Friday, June 27, 2008

The perfection of the perfect superlative

I took two years of Spanish in college. I was reading Spanish literature and speaking Spanish in a seminar level class. My writing wasn't so great as I remember. That was 29 friggin' years ago. I still remember muchas palabras. Pero no soy fluent. My Mayan labor force likes me because I try - I do my best - sometimes I make them laugh. I call the swimming pool "el lago". "Necessitamos mas agua en el lago" - when the pool level is getting low.

They found a huge turtle the other day and we had an amusing discussion about the difference between a turtle and a tortoise. I even managed to explain how large tortoises grow in the Galagpagos Islands - "islas en el centro del mar Pacifico".

Today I tried to explain how to paint - actually how to apply stain and varnish - with finesse. Not explain with finesse, but apply the finishes with finesse. We are having to refinish eight 10x10 douglas fir posts because Augusto, in spite of my original demonstration of technique, got it in his head that more was better. That one very thick coat of marine grade exterior spar varnish would be better than multiple thin coats. I had to run to the lumber yard after I showed him what I wanted, and didn't notice the problem until the finish started bubbling and blistering in the sun yesterday afternoon.

It's very important for the belt sander to be directed in a perfectly linear fashion, any slight angle and you will end up with microscopic, but visible, grit scratches in places. You can only see them if you position yourself in a particular way so that "la luz/el sol" is just right. If you look straight down on the wood, you can't see it, but at an oblique angle, it slaps you in face like a...slap in the face.

Then, the finishing sander (a big, honkin' old style Porter-Cable beauty), also has to be operated in a perfectly linear fashion - "with the grain". Direcho.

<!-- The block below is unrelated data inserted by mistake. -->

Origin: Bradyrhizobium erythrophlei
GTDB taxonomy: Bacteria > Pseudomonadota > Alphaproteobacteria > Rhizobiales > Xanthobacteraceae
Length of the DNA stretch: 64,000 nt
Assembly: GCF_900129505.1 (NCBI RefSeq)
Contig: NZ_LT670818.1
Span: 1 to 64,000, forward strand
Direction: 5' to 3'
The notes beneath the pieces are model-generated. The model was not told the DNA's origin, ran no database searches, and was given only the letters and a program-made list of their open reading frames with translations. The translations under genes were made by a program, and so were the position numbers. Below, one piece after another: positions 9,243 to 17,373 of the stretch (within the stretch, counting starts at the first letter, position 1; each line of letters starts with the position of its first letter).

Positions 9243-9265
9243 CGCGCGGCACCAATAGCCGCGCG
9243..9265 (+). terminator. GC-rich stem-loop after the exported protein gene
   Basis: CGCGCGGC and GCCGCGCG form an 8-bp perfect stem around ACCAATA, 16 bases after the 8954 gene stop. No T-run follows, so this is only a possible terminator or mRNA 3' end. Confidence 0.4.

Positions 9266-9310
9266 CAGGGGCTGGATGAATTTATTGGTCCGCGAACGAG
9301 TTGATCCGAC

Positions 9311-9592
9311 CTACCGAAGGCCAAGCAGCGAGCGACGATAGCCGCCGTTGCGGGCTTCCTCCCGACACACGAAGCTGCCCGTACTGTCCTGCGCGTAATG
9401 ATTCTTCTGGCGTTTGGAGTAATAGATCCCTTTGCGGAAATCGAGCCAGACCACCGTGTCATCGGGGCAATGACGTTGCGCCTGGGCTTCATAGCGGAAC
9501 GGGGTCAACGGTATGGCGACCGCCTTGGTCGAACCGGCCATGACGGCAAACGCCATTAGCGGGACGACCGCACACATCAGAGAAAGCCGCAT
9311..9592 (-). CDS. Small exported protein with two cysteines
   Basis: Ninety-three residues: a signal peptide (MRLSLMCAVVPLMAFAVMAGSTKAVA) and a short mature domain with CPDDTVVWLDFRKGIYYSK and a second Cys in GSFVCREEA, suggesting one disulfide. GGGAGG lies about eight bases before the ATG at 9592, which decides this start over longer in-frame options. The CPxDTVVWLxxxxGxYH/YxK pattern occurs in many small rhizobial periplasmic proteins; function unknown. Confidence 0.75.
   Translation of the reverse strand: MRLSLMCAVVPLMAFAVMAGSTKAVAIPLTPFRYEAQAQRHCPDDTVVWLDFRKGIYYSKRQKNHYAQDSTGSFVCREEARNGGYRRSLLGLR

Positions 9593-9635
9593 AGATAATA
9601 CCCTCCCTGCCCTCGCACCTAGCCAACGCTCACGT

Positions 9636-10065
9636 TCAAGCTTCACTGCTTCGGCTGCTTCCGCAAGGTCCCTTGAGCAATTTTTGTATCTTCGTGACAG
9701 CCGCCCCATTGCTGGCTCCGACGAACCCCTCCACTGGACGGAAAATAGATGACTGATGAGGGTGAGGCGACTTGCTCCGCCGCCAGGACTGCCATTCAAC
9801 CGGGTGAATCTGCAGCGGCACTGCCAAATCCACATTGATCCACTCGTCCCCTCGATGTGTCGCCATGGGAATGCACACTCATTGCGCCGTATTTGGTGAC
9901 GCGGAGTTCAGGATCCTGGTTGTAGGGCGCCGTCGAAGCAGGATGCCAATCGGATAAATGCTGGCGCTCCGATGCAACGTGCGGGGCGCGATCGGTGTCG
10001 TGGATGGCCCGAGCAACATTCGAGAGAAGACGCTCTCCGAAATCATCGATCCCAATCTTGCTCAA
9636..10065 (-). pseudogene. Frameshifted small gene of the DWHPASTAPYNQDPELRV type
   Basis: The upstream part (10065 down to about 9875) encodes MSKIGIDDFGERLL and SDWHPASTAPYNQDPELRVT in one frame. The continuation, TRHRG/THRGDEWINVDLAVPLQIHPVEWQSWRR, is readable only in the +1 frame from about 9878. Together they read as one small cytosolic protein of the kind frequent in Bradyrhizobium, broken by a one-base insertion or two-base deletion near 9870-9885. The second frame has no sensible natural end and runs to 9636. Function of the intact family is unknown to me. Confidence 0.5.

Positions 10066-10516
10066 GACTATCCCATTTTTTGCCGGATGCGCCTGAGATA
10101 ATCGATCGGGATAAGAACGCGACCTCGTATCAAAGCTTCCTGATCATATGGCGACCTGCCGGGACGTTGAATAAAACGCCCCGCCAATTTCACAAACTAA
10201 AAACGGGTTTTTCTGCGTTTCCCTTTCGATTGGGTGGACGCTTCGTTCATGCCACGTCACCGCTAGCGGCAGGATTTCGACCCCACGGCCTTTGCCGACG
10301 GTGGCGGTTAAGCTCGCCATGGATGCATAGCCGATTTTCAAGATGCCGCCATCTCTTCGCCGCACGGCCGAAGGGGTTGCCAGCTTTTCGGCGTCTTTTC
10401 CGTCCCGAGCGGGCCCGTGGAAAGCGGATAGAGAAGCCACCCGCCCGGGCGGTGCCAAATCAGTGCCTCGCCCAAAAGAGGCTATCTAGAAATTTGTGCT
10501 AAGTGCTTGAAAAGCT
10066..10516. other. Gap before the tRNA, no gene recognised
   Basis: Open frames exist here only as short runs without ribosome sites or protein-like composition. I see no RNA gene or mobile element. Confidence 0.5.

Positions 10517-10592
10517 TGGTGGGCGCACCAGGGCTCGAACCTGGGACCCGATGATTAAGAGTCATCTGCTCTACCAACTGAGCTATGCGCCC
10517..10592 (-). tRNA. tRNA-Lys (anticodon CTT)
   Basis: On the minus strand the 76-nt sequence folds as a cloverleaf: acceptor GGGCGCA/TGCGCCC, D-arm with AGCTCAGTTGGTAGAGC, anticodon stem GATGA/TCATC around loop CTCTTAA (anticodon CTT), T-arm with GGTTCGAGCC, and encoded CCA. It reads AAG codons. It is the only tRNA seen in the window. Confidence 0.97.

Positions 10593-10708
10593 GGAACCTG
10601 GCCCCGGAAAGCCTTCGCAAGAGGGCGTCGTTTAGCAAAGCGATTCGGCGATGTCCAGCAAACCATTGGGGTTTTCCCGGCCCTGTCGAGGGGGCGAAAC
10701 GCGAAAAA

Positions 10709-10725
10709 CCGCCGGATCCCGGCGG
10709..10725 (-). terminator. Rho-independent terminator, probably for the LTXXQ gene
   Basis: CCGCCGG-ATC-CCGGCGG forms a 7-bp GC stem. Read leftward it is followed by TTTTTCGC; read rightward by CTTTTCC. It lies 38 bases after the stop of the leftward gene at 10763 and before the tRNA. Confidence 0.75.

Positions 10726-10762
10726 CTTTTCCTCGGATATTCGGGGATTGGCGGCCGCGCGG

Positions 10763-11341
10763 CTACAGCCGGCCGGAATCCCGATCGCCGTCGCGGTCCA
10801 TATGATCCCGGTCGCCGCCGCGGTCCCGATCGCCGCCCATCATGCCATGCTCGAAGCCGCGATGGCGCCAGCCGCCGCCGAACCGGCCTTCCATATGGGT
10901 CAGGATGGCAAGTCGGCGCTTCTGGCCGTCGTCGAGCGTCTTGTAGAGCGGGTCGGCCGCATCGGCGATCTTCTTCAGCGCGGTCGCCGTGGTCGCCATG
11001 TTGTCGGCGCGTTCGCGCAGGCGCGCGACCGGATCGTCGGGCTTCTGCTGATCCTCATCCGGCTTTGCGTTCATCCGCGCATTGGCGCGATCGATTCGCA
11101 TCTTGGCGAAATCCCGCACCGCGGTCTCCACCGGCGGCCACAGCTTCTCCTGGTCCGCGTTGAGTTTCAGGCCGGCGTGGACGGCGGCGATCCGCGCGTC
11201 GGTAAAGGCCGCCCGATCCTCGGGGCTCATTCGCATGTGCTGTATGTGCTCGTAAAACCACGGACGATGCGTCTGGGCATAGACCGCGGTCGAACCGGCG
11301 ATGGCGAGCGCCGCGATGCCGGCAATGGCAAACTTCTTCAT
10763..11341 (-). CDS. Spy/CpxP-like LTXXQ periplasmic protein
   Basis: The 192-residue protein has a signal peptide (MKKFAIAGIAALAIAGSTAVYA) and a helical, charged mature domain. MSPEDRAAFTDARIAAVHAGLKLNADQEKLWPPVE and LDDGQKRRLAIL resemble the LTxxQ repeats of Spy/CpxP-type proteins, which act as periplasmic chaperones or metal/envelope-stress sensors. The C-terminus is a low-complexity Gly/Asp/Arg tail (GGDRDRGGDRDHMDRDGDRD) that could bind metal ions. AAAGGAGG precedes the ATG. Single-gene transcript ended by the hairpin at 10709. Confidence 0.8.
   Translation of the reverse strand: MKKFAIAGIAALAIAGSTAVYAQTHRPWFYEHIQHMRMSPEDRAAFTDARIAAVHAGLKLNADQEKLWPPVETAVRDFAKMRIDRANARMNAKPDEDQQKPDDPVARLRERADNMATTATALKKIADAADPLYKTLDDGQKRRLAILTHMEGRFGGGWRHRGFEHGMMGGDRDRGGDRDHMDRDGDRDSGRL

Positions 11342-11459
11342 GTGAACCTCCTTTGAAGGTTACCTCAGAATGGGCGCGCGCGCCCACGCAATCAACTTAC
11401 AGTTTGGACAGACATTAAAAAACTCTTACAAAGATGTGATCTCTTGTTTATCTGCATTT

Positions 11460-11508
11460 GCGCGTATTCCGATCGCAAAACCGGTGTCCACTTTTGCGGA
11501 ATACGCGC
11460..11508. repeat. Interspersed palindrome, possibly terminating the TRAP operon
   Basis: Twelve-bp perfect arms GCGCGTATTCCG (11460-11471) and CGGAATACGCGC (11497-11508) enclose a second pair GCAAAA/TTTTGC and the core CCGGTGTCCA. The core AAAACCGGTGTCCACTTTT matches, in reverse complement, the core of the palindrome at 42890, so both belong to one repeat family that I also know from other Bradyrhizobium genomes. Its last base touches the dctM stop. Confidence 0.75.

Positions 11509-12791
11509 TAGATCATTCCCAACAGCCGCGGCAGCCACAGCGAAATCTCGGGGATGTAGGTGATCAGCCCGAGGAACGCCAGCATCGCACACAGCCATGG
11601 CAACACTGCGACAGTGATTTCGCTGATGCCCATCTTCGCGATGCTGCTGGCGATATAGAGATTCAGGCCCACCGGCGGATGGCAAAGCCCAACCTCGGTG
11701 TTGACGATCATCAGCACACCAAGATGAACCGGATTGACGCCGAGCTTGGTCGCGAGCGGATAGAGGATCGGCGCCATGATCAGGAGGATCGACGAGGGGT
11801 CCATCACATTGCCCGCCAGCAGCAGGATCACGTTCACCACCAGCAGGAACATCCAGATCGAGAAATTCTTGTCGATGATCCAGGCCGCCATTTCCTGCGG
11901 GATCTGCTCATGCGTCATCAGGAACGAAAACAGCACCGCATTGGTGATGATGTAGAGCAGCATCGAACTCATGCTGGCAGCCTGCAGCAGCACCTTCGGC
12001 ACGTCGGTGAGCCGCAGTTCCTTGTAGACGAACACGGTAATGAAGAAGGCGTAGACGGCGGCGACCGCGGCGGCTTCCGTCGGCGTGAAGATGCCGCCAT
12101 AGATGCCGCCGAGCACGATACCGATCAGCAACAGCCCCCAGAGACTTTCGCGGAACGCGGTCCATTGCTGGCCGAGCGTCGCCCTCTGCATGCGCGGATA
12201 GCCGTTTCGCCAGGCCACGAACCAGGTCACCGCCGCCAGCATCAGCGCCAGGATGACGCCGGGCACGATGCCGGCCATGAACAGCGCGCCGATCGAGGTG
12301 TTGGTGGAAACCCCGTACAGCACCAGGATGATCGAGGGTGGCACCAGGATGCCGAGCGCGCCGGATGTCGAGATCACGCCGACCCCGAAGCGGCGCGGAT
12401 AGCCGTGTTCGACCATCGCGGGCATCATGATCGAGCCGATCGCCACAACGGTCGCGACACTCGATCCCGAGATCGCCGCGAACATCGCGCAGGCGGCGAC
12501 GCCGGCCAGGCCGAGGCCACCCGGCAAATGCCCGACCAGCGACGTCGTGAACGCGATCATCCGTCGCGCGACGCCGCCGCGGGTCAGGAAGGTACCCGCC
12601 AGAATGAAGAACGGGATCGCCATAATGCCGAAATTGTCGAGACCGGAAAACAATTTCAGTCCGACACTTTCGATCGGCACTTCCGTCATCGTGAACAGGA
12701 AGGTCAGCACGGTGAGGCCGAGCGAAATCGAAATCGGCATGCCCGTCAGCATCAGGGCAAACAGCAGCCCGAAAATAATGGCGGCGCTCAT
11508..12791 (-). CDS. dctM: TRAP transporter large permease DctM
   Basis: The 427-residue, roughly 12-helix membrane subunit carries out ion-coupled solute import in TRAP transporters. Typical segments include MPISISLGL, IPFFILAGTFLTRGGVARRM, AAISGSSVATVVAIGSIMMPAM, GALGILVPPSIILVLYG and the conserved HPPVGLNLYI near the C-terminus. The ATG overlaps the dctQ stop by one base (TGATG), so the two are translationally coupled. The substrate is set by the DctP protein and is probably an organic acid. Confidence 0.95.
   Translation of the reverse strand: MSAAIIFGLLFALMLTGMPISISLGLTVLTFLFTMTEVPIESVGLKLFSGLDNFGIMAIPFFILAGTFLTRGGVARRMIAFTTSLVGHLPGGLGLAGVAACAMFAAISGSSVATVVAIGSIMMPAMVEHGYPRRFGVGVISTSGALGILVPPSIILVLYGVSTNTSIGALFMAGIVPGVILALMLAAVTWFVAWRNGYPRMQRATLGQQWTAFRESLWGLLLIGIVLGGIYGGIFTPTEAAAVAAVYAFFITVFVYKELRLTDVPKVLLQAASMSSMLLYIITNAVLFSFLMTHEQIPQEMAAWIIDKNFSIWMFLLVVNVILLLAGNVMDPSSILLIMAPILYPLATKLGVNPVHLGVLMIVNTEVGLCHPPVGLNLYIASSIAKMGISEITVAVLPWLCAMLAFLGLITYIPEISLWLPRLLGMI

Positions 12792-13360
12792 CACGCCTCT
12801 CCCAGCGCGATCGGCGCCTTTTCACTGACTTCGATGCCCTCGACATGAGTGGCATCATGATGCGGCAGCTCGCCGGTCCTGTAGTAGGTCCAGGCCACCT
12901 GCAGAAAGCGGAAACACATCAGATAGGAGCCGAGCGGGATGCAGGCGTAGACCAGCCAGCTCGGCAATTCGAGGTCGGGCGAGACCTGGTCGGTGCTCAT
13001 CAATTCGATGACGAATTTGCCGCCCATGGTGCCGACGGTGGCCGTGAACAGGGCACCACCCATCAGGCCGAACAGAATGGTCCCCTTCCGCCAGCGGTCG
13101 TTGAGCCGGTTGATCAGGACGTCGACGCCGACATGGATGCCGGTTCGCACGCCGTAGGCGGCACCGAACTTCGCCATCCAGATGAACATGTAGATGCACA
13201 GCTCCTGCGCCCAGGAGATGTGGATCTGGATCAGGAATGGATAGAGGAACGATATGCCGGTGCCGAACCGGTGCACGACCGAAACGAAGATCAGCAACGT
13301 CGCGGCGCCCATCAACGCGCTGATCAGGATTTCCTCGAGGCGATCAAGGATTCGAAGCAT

Then, the stain has to be applied with a brush in a linear/with the grain fashion, then wiped with a rag - linear-ly. Care has to be taken at the corners not to have drips or build-up of the coating.

Teaching someone how to use a brush (natural china bristles) is also a challenge with the language barrier. There is a finesse in the action of your arm, hand and wrist. There is a slight flicking intention with the tips of the bristles. The tips are the most important part of the brush in delivering the coating to the surface. You don't slap the wood with a brush, you don't lay it on its side.

Once the stain is dry, the first coat of varnish goes down, after a rub down with five aught (#00000) steel wool. The varnish is applied very thinly - not too little, but not too much. After it's dry, then another pass with the finishing sander and 220 grit aluminum oxide paper. A quick pass - not too little, not too much. Another rub down with five aught steel wool, and then the next coat. I will be doing at least four coats on this, perhaps five or six.

The key is that each step, from the 120 grit belt sander to the final 00000 steel wool - 17 steps in all - must be done "with the grain". It's the cumulative effect of the multiple steps and multiple layers of finish - handcrafted with loving care - that give the deep, rich finish that I am looking for.

Anyway, we got two (out of eight) of the massive columns re-sanded and re-stained today. I did everything so they could watch and learn. Even I was impressed with the outcome - and I am hard to impress. I think they got the idea even with my funky words and communication. They laughed when I showed them brushing technique "con la musica" - with tango playing in the background. That it's about long, smooth strokes, finessing the tips of the bristles with an imperceptible flick of the wrist at just the right moment - such that there are no brush marks left on the surface. The final strokes are as if you are using a feather. Perhaps there are some ridges and valleys in the finish - on the subatomic level. Imperceptible to the eye - imperceptible to the touch.

They kept using the word "espejo" as they felt the surface of the wood. I had to look it up on babelfish when I got home - espejo means mirror.

I'll take that as a compliment.

But, it's still a struggle for me to explain myself - sin palabras - sin superlatives.

Here are all the finishing steps...I listed them so I could count them up...out of curiousity...

1] 120 grit belt sander
2] 220 grit finishing sander
3] 00000 steel wool
4] Stain
5] 00000 steel wool
6] Varnish #1
7] 220 grit
8] 00000 steel wool
9] Varnish #2
10] 220 grit
11] 00000 steel wool
12] Varnish #3
13] 220 grit
14] 00000 steel wool
15] Varnish #4
16] 220 grit - very light, or possibly omit this step
17] 00000 steel wool - very, very light to knock down the final sheen and give it a nice, matte/satin finish

1 comment:

ModernTanguera said...

In case you want to use it later, swimming pool is "la piscina." :)

Your language experience fascinates me - as does the work process itself!